Paulding County District Attorney Dick Donovan may not be up for re-election this year, but there’s a chance his constituents will advocate for a challenge to the seat anyway.
73-year-old Donovan made headlines last year after an employee, identified in an AJC article after a federal lawsuit was filed as Jamie White, filed a complaint against him for sexual harassment. It prompted Donovan to use a court reporter to make a 93-page statement under oath, led to a pricey independent investigation, a still-open investigation by the GBI, and a complaint with the Georgia Commission on Equal Opportunity. It also put Paulding County taxpayers on the hook for a portion of the $300,000 settlement awarded following the lawsuit, which alleged the county did nothing to stop the harassment – even after she filed a complaint with Human Resources.
White alleged in her complaint that Donovan harassed her for more than a year despite her explaining to him that she was “uncomfortable with [his] advances” and only wanted a professional relationship. In her complaint, she wrote, “Eventually, I began to become very afraid of him and how uncomfortable I was around him.”
Donovan was quick to defend himself, sending his sworn affidavit to both the Prosecuting Attorneys Council of Georgia and the Paulding County government, but unbeknownst to Donovan, the complaint filed against him included audio files with secret recordings and a number of documents, which would later contradict a handful of Donovan’s statements made under oath.
Paulding County employed the services of Michael Walker of JARRARD & DAVIS, LLP, costing upwards of $43,000, for the purposes of conducting an independent investigation. The audio files and the accompanying investigative report, obtained under Georgia’s Open Records Act, include more than 180 pages of documents and upwards of four hours of audio files.
Investigative Report & Findings
Note: The name of the complainant, a Paulding County District Attorney’s Office victim witness advocate, is absent from the report, however, the name was made public in the fall of 2019 when a federal lawsuit was filed. White is referred to as ‘complainant’ below.
The investigation concluded that “many of her allegations were indirectly supported in whole or in part by Donovan’s own statements provided in his May 22,2019 affidavit given under oath. Specifically, the investigation found that:
“…there is clear and credible evidence to support that Mr. Donovan engaged in a somewhat continuous course of conduct from October 2017 through March 2019 in which: he repeatedly expressed his love for Complainant and suggested she loved him as well or would “one day”; he gave her substantial gifts (e.g., jewelry and money for the benefit of herself and her family) and other favors of value (e.g., use of an official vehicle and helping arrange for the dismissal of a shoplifting charge against her); he sent her letters, cards, notes, text messages, and even placed an ad in the local newspaper for her which included only the words “one day”; he engaged her in hours-long conversations behind closed doors during the workday about personal matters, including his feelings for her; and he kissed her, shared with her a story he wrote about two people spending a night together in a hotel room, and told her he wanted to make love to her. He did much of this after Complainant told him in writing on December 5,2017 to stop and that she wanted their relationship to be professional only.”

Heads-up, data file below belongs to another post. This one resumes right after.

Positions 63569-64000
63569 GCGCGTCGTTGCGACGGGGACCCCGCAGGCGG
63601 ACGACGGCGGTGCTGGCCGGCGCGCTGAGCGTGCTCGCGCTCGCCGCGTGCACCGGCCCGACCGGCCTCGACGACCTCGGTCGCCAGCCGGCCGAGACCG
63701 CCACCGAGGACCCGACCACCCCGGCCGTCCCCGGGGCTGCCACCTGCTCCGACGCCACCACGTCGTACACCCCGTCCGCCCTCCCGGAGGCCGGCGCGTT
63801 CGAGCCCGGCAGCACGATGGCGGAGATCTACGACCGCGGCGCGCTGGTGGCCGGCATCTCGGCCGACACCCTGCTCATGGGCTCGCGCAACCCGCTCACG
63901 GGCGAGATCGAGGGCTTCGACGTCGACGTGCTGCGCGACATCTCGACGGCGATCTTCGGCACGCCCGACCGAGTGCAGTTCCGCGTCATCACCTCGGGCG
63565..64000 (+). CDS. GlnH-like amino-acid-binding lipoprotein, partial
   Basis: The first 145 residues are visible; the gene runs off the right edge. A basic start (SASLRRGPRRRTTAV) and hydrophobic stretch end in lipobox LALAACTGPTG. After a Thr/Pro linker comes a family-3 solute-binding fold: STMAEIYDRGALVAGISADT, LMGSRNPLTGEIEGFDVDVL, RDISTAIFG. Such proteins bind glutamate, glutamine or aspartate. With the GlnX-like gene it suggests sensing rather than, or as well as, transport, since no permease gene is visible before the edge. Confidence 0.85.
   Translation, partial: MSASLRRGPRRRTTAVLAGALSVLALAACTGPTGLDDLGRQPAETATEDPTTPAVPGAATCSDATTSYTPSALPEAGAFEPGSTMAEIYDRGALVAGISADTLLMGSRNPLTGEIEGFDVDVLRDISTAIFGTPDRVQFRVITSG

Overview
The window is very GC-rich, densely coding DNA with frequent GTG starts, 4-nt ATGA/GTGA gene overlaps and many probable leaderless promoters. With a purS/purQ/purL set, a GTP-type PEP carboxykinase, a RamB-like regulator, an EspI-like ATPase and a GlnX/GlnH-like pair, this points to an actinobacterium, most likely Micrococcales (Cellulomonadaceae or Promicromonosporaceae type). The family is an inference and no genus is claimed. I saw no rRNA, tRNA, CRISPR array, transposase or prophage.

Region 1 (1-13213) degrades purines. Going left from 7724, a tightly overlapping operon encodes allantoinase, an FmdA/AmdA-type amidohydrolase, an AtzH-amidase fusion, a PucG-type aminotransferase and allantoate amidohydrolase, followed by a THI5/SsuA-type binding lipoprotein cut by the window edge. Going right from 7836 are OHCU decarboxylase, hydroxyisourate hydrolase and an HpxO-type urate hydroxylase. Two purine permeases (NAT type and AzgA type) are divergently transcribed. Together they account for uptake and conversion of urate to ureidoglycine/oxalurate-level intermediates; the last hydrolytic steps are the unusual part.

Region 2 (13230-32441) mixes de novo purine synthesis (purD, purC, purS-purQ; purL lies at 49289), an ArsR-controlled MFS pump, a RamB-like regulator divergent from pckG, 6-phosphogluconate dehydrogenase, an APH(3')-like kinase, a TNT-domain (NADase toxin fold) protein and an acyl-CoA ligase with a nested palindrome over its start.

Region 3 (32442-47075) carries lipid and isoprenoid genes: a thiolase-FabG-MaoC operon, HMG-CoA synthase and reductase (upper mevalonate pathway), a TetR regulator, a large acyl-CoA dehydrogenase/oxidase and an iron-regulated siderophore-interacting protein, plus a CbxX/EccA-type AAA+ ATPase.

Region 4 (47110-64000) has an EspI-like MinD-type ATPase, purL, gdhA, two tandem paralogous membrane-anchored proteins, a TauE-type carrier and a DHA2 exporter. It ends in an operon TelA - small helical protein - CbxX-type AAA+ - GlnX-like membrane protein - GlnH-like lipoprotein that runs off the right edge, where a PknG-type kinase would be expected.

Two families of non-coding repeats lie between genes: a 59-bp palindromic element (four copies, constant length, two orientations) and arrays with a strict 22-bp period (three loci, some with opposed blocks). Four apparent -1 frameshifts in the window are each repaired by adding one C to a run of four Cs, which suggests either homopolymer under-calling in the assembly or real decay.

The complainant alleged that she was constantly in fear of losing her job and felt she had to go along with his behavior. Donovan would get upset and ignore her for days or weeks at time if she did not respond the way he wanted.
After the complaint was filed in April 2019, Donovan changed the structure of the DA’s office so that the complainant reported to someone other than him. He did demand in writing that the complainant drop her complaint and told Paulding County officials that her character “may be considered questionable at best,” the report says while also suggesting that Donovan’s behavior “may rise to the level of retaliation” because of his efforts to discredit the complainant to her subordinates.